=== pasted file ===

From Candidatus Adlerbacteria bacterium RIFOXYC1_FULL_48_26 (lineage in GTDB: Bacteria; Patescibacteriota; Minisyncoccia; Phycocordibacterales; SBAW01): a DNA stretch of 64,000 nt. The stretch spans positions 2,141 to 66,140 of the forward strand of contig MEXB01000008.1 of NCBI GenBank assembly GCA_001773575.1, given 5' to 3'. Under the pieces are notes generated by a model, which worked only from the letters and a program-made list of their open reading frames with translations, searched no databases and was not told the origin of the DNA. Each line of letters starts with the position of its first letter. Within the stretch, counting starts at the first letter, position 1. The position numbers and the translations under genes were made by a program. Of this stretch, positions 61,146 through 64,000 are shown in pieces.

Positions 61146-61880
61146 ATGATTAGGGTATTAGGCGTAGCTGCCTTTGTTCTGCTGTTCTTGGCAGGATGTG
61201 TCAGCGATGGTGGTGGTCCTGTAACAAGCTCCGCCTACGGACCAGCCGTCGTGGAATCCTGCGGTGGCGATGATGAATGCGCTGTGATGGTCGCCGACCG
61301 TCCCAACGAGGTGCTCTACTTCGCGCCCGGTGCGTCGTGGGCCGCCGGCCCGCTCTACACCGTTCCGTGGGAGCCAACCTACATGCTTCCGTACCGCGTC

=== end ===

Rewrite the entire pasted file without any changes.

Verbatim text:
From Candidatus Adlerbacteria bacterium RIFOXYC1_FULL_48_26 (lineage in GTDB: Bacteria; Patescibacteriota; Minisyncoccia; Phycocordibacterales; SBAW01): a DNA stretch of 64,000 nt. The stretch spans positions 2,141 to 66,140 of the forward strand of contig MEXB01000008.1 of NCBI GenBank assembly GCA_001773575.1, given 5' to 3'. Under the pieces are notes generated by a model, which worked only from the letters and a program-made list of their open reading frames with translations, searched no databases and was not told the origin of the DNA. Each line of letters starts with the position of its first letter. Within the stretch, counting starts at the first letter, position 1. The position numbers and the translations under genes were made by a program. Of this stretch, positions 61,146 through 64,000 are shown in pieces.

Positions 61146-61880
61146 ATGATTAGGGTATTAGGCGTAGCTGCCTTTGTTCTGCTGTTCTTGGCAGGATGTG
61201 TCAGCGATGGTGGTGGTCCTGTAACAAGCTCCGCCTACGGACCAGCCGTCGTGGAATCCTGCGGTGGCGATGATGAATGCGCTGTGATGGTCGCCGACCG
61301 TCCCAACGAGGTGCTCTACTTCGCGCCCGGTGCGTCGTGGGCCGCCGGCCCGCTCTACACCGTTCCGTGGGAGCCAACCTACATGCTTCCGTACCGCGTC